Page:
As of recent, the Conservative group Americans For Prosperity was running media advertisement in various US markets, spreading the message that the law is unworkable; that the technological failures that marred the roll-out of the law, is emblematic of the convolution of the provisions in the law; that current litigation challenges in the court are indication of why the law is better written off; and or, symbolic of the type of weaknesses in the law. In the past, just about the time of the debate over passing the health care law, the conservative group, Heritage Foundation, distributed a self-interest research finding listing the following as the case against OBAMACARE, among others: 1) advocating individual mandate; 2) it as a form of new taxes; 3) gutting or overloading the federal budgets; 4) putting a heavy burden on the employer through the employer mandate; 5) it is a form of healthcare subsidy or transfer payment that the nation can’t afford; 6) the federal health exchanges are additional federal bureaucracy; 7) the insurance benefits mandate is an unusual burden;  8) the law has greater implication for the CLASS Act; and 9) the law has possible provision for funding of abortion. There are likelihood that all these reservations and probably anomalies from conservative groups as the Heritage Foundation and American For Prosperity will surface in future litigation over the Patients Protection and Affordable Care Act. There are also the solid expectations that the White House and Democrats in Congress will fight tooth and nail to protect and preserve the law as passed.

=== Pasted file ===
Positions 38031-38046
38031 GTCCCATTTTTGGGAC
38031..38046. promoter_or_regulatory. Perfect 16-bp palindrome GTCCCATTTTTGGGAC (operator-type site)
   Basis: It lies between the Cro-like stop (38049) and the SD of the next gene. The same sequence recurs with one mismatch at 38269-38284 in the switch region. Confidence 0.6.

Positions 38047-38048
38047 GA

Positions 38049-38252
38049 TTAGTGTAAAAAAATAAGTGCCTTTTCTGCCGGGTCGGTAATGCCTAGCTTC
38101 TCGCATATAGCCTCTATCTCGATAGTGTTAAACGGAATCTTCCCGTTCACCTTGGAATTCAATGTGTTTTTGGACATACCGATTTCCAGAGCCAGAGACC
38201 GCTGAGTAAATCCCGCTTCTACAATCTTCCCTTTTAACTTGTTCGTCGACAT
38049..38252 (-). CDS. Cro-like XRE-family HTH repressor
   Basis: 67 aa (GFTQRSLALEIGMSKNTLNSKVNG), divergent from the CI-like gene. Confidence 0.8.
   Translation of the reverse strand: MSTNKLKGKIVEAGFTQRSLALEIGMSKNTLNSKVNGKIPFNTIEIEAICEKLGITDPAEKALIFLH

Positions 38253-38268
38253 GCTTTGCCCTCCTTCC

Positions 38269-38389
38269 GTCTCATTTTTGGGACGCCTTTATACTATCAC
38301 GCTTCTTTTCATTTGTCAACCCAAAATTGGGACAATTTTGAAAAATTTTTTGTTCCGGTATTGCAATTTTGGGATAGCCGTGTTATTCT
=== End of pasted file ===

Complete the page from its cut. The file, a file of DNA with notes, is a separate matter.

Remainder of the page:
There are current perceptions that the contradictory rulings from the two courts apply only to the issue of subsidies for income-qualified or low-income groups that depend on federal subsidies to be able to purchase health insurance. In other words, the fight for abrogation of the law has more to do with denying equality of opportunity for carrying health care insurance in America.  To put it crudely as one can, the fight is against people with low or middle incomes — up to $94,200 for a family of four, who benefit from tax credits to help pay for an health insurance policy through OBAMACARE. The Republicans want the free market system to adjudicate who carries health care insurance and who doesn't. They are hardly interested in the merits of the law and would continue to horn the flaws in the law. 
The former U.S. Health and Human Services Secretary Kathleen Sebelius, alluded to the intricate nature of OBAMACARE in front of 200 national leaders in mental health field, during the 29th Rosalynn Carter Symposium on Mental Health Policy, holding at Carter Center in Atlanta in November 2013. Discussing how mental health could improve with the implementation of OBAMACARE, how the law offers subsidies and opens up new avenue for expanding mental health care, the former Secretary insists that the Law has brought a new lease of life for health delivery to many who may be suffering from mental issues. The litigation battle cry against the law from the extreme right must now be seen as an affront, not only to low income groups in the country but also, to mental health counselors, physician and health providers, who have welcomed the law as another avenue for helping the mentally ill. Now, if you have been reading the newspapers or watching the news on the television or internet lately, you would have concluded that the number of gun related shootings have come from people with mental incapacity or illness, who truly need mental health care. The current legal ambushes or litigation coming upstream from those who could hardly careless about the health of anyone, is an eye-opener of what America has become. Imagine, if the law is gutted; and the third stool on which the law stands is derailed? Your guess is as good as mine regarding the future of healthcare, especially, mental health.